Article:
FinCEN, the U.S. financial crimes enforcement arm of the Treasury Department, is demanding that casinos do more to prevent their use as vehicles for money laundering.

To this effect, casinos will be required to know the source of their customers’ funds.  Of course, the first step in understanding the source a customer’s funds is to Know Your Customer.

The Mirage Casino must do KYC too

Source: Wikimedia Commons

Secondly, FinCEN also demands that casinos adopt a Risk Based Approach to managing their exposure to financial crime, particularly money laundering and terrorist financing.  A successful Risk Based Approach requires several well planned and functioning elements.  These include 1) the process and guidelines in place to ensure that the approach is methodically applied within the organization, 2) well trained staff with the authority to make decisions related to the assessment of risk and a corporate culture that gives them the freedom and respect to make independent assessments of risk based on the situation and their experience, and 3) professional tools to support the research and evaluation of subjects of risk facing the organization.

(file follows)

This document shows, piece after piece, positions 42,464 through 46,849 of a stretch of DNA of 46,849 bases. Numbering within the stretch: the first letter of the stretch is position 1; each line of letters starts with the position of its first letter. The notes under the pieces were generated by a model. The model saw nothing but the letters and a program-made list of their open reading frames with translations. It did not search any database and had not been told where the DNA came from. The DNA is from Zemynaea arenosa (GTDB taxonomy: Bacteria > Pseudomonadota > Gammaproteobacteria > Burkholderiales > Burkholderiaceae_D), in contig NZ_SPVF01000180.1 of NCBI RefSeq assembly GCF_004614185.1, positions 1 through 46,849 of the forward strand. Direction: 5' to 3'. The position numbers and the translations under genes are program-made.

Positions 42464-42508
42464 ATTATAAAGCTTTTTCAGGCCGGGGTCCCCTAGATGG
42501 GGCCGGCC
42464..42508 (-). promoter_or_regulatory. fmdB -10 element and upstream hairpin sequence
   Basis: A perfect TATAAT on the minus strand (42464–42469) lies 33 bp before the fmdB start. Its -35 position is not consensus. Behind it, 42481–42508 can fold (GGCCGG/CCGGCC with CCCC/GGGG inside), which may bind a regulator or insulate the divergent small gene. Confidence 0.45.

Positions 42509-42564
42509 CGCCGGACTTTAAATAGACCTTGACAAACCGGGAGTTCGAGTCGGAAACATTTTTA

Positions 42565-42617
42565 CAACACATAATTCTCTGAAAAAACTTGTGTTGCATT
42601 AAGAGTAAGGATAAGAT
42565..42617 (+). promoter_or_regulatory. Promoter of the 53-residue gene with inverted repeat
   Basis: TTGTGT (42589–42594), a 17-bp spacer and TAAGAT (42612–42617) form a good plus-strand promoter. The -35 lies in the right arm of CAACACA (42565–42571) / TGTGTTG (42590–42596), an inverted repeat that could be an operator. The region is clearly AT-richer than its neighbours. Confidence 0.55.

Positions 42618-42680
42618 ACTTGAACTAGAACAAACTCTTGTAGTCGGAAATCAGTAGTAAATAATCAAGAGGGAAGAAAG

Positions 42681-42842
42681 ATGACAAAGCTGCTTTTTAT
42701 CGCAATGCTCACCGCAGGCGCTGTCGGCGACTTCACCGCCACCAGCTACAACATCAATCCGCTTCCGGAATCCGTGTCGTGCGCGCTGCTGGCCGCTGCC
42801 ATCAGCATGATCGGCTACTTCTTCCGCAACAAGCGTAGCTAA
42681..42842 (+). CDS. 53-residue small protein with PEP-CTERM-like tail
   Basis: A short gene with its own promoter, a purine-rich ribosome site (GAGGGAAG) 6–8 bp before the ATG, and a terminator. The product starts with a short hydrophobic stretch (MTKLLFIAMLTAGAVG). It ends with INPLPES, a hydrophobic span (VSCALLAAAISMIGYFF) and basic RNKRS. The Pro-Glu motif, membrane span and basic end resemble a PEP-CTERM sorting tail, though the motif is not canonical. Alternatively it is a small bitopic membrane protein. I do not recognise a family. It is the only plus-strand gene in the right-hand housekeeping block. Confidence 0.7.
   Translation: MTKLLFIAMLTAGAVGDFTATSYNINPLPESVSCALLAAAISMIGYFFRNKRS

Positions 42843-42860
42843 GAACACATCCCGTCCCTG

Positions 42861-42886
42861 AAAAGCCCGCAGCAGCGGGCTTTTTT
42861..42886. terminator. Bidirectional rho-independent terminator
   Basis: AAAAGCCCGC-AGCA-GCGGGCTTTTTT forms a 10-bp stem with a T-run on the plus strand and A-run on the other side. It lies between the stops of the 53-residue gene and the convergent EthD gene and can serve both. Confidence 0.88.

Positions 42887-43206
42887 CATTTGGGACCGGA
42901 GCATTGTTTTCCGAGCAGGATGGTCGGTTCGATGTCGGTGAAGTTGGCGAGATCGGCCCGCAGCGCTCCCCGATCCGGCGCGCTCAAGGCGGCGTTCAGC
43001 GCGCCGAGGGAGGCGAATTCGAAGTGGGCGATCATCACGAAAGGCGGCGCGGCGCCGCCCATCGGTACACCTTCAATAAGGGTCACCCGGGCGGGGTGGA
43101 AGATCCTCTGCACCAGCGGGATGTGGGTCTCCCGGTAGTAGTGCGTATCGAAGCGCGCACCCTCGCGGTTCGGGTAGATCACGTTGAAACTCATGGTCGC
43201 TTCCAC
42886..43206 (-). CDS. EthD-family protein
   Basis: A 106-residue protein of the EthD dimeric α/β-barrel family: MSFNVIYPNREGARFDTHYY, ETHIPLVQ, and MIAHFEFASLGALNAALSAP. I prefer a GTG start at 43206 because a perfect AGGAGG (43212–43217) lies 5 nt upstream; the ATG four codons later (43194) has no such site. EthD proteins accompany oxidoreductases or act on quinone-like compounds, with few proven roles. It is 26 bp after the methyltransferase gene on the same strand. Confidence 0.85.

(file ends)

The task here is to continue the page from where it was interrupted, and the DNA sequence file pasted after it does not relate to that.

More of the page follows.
As a third demand, FinCEN insists that casinos improve their information sharing with regulatory and law enforcement authorities.  This means that casinos are required to voluntarily file Suspicious Activity Reports for any suspicious activity that would be identified within the casino.  They also request that the casinos provide additional specific customer information for any unusual activity.  As a matter of fact, it is well known that within the Department of Treasury Law Enforcement community there are many who believe that Suspicious Activity Reports should be changed to Unusual Activity Reports, but that is a topic for another post.

Finally, FinCEN has issued a warning against a high risk behavior called, “Chip Walking”.  This involves using casino chips as a placement instrument for purposes of money laundering or facilitating illegal transactions.  For example, suppose a bad guy obtains a hundred thousand dollars worth of chips and places those in a casino lock box.  The bad guy can then take the key to that box out and give it to the bad guy who has brought him a load of illegal drugs.  Deal done and no messy briefcases of cash to handle.

Of course, if the casino would know its customers, this suspicious activity would be noted and may eventually lead to reporting and arrest of the bad guys.  And this is the whole point of the FinCEN demand.


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